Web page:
Martin's son Richard was born in 1956. He married singer Peggy Connelly in 1957, after divorcing her he married Playboy Playmate and Beyond the Valley of the Dolls star Dolly Read in 1971. Martin and Read divorced in June 1974, but remained married until his death. Martin died on May 24, 2008, of breathing complications in California, he had lost the use of a lung due to tuberculosis as a teenager and suffered respiratory problems late in life. Dick Martin on IMDb Dick Martin at Find a Grave Dick Martin at The Interviews: An Oral History of Television
American Broadcasting Company
The American Broadcasting Company is an American commercial broadcast television network, a flagship property of Walt Disney Television, a subsidiary of the Disney Media Networks division of The Walt Disney Company. The network is headquartered in Burbank, California on Riverside Drive, directly across the street from Walt Disney Studios and adjacent to the Roy E. Disney Animation Building, But the network's second corporate headquarters and News headquarters remains in New York City, New York at their broadcast center on 77 West 66th Street in Lincoln Square in Upper West Side Manhattan. Since 2007, when ABC Radio was sold to Citadel Broadcasting, ABC has reduced its broadcasting operations exclusively to television; the fifth-oldest major broadcasting network in the world and the youngest of the Big Three television networks, ABC is nicknamed as "The Alphabet Network", as its initialism represents the first three letters of the English alphabet, in order. ABC launched as a radio network on October 12, 1943, serving as the successor to the NBC Blue Network, purchased by Edward J. Noble.
It extended its operations to television in 1948, following in the footsteps of established broadcast networks CBS and NBC. In the mid-1950s, ABC merged with United Paramount Theatres, a chain of movie theaters that operated as a subsidiary of Paramount Pictures. Leonard Goldenson, the head of UPT, made the new television network profitable by helping develop and greenlight many successful series. In the 1980s, after purchasing an 80 percent interest in cable sports channel ESPN, the network's corporate parent, American Broadcasting Companies, Inc. merged with Capital Cities Communications, owner of several print publications, television and radio stations. In 1996, most of Capital Cities/ABC's assets were purchased by The Walt Disney Company; the television network has eight owned-and-operated and over 232 affiliated television stations throughout the United States and its territories. Some of the ABC-affiliated stations can be seen in Canada via pay-television providers, certain other affiliates can be received over-the-air in areas within the Canada–United States border.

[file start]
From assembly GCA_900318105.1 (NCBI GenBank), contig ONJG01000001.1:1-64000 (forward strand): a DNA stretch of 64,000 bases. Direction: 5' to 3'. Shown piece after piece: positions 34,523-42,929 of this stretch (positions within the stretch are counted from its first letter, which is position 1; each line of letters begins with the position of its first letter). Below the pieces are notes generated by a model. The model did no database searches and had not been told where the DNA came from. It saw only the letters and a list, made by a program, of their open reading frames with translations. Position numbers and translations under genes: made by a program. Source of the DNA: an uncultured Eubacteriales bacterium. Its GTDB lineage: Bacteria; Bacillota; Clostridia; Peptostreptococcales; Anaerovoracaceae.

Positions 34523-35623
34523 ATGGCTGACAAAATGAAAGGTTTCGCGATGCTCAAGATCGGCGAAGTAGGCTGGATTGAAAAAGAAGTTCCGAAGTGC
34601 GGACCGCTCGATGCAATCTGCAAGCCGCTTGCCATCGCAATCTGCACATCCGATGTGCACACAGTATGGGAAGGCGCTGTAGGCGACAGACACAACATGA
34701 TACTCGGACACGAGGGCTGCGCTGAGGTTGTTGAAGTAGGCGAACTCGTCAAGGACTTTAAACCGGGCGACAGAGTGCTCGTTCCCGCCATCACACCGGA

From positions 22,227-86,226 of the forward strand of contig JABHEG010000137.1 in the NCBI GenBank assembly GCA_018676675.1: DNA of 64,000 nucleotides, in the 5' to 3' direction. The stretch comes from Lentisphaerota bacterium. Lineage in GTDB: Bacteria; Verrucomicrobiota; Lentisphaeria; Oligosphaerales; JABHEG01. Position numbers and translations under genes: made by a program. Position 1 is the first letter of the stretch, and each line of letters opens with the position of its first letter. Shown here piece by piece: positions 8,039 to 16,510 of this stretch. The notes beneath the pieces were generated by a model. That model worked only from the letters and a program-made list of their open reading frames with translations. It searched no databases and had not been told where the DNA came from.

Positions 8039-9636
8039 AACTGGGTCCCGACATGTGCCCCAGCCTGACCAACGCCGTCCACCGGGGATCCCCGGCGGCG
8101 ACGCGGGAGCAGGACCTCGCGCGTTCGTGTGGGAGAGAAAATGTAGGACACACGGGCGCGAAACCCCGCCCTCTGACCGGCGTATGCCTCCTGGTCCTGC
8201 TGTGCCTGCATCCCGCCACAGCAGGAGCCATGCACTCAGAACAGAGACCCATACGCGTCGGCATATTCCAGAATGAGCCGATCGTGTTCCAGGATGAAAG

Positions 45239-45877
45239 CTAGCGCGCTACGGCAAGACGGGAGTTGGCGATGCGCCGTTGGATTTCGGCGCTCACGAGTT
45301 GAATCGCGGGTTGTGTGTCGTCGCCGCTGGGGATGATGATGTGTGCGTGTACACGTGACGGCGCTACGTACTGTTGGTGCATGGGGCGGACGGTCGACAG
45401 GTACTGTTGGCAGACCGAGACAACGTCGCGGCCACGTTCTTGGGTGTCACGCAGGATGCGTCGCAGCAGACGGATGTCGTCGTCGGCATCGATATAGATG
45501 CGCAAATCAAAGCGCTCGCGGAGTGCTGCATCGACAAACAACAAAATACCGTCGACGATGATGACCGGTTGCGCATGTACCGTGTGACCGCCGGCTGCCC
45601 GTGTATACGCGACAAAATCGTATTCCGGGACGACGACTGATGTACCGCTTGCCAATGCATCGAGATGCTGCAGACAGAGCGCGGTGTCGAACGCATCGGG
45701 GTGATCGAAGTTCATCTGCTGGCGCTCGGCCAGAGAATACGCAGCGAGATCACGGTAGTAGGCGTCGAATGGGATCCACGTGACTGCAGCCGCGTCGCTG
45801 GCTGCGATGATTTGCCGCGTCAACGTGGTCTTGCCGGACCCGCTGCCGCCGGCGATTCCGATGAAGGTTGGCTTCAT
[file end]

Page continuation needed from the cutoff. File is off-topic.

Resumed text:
ABC News provides news and features content for select radio stations owned by Citadel Broadcasting, which purchased the ABC Radio properties in 2007. In the 1930s, radio in the United States was dominated by three companies: the Columbia Broadcasting System, the Mutual Broadcasting System, the National Broadcasting Company; the last was owned by electronics manufacturer Radio Corporation of America, which owned two radio networks that each ran different varieties of programming, NBC Blue and NBC Red. The NBC Blue Network was created in 1927 for the primary purpose of testing new programs on markets of lesser importance than those served by NBC Red, which served the major cities, to test drama series. In 1934, Mutual filed a complaint with the Federal Communications Commission regarding its difficulties in establishing new stations, in a radio market, being saturated by NBC and CBS. In 1938, the FCC began a series of investigations into the practices of radio networks and published its report on the broadcasting of network radio programs in 1940.